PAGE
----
2. An entity purchased at least 20 properties in Forsyth County over the 20 year period.

From our perspective, purchasing 5 properties in one year or 20 or more properties over 20 years requires a level of capital and operational efficiency that differentiates these investors (i.e. large investors) from traditional ‘mom-and-pop’ landlords or wealthy cash-buyers (small investors). Once an entity is designated as a large investor, any purchase they made over the twenty-year time period is classified as a large investor purchase.[4]


[1] We identify small investors for the purposes of this analysis as purchasing entities who use cash, but who are not considered large investors (see our methodology to identify large investors at the end of this post).

[2] Using ATTOM data, we manually reviewed the name of the purchaser to create a variable for purchases made by American Homes 4 Rent and their subsidiary companies (for example, American Residential Leasing Company). Given that some subsidiary companies may use naming conventions that differ substantially from the parent company, the estimates provided in this analysis may undercount the number of homes purchased by American Homes 4 Rent in Forsyth County.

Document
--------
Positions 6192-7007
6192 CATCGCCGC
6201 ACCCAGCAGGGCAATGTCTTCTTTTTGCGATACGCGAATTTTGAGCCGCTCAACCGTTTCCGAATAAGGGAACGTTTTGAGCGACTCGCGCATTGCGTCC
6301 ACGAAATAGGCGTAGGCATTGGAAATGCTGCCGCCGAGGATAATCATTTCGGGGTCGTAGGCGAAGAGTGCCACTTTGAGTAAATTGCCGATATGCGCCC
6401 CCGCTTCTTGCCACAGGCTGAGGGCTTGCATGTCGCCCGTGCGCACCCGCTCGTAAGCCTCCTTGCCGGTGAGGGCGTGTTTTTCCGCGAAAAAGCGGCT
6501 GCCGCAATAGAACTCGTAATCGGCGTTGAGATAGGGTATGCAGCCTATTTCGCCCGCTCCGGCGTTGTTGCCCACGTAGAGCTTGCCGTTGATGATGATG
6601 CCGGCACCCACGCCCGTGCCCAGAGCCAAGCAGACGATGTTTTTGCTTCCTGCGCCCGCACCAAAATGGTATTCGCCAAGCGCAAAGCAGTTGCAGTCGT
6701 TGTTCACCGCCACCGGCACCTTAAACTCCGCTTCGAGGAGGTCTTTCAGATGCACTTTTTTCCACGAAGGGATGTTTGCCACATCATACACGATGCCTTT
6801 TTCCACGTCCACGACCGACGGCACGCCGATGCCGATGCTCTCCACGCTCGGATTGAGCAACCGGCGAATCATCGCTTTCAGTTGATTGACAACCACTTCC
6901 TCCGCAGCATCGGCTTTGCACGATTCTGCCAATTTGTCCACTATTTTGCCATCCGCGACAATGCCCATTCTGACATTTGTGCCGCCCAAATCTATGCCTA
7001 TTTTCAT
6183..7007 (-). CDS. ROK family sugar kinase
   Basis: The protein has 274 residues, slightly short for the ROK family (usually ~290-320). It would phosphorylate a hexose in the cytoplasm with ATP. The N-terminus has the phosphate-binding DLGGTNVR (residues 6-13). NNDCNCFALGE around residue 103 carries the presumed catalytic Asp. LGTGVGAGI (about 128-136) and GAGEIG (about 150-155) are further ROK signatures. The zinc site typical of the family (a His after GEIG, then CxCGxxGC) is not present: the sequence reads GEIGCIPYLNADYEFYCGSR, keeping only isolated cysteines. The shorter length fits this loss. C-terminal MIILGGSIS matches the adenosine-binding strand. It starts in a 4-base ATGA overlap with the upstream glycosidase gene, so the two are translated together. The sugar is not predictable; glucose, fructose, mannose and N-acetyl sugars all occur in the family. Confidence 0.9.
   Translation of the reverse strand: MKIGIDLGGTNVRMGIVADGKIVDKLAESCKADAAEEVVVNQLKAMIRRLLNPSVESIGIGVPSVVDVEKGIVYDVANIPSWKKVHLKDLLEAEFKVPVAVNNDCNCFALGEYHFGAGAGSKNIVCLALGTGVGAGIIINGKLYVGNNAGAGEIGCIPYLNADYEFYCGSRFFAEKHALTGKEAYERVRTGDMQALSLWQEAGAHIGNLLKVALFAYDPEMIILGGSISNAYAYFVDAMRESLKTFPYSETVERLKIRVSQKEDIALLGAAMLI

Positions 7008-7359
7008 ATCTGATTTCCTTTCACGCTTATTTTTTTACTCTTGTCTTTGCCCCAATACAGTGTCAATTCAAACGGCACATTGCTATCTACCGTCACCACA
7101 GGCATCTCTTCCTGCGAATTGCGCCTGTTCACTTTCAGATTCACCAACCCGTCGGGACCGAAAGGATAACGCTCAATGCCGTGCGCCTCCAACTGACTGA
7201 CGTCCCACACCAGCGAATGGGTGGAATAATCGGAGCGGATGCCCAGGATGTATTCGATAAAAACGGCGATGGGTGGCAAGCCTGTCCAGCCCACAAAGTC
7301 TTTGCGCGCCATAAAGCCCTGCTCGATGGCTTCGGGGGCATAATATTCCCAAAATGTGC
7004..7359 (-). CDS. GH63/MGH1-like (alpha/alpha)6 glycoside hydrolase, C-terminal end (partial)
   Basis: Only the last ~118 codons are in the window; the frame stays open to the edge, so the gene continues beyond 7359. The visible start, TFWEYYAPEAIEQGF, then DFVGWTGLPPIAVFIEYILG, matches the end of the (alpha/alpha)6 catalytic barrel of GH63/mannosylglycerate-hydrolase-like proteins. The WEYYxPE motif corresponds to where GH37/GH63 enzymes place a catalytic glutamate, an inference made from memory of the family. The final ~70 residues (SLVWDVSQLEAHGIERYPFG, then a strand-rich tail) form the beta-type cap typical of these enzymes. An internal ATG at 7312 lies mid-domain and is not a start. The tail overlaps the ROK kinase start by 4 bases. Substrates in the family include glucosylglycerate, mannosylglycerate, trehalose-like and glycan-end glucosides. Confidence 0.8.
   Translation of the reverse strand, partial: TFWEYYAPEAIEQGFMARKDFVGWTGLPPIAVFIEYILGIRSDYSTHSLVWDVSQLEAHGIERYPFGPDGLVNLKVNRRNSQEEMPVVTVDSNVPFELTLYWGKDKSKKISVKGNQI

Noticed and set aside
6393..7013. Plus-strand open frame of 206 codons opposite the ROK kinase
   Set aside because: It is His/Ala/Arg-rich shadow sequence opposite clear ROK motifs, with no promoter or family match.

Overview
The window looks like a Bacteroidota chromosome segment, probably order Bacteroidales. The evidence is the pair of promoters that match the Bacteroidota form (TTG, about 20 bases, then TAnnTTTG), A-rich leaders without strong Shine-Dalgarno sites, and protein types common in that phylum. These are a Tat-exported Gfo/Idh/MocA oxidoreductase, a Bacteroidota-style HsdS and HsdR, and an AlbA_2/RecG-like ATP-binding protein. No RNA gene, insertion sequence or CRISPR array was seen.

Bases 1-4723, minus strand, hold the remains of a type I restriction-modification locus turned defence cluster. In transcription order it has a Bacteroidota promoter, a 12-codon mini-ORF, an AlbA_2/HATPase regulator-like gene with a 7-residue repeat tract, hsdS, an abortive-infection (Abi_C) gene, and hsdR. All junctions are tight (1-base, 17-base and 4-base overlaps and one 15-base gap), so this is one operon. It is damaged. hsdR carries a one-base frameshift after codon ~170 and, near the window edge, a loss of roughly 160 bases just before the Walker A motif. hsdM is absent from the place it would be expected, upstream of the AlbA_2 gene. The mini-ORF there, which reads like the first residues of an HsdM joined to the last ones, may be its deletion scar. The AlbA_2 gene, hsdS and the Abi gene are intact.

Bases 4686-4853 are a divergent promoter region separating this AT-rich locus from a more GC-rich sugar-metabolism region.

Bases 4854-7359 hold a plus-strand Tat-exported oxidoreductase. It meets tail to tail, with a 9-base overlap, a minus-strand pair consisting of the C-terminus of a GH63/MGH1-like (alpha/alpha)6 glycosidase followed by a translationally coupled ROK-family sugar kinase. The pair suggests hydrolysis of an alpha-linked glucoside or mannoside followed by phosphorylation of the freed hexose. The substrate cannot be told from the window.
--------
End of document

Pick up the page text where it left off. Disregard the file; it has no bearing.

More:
[3] ATTOM’s data included a large investor variable of their own, which uses a threshold of 10 or more purchases within the last 12 months. Using ATTOM’s variable, a buyer located in Forsyth County that purchased 5 properties a year for 20 years, amassing 100 properties over time, would not be considered a large investor. Since our focus is on a local housing market, we felt this threshold resulted in an undercount of large investors.

[4] Our previous research uses cash purchases as a proxy for investor purchases, since the majority of people cannot afford to purchase a home without a mortgage loan. While 77 percent of large investor purchases were made in cash in 2020, it’s important to note that our definition of large investors can apply to a home purchased with a mortgage or with cash. This is because some entities who fit the large investor criteria use mortgage financing, notably when purchasing a bundle of homes. We found that using the payment mechanism to identify large investors would not only result in an undercount, but that the advantages of large investors extend beyond their payment mechanism, as many of these kinds of investors buy homes sight unseen, and have the operational efficiences and capital to invest far more in the renovation of homes than the average small investor or owner-occupant.

We’d like to thank members of the Consumer and Home Financing team at Pew Charitable Trusts for their review of this analysis: Tara Roche, Tracy Maguze, Rachel Siegel, and Adam Staveski.

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Land, Housing and Racial Equity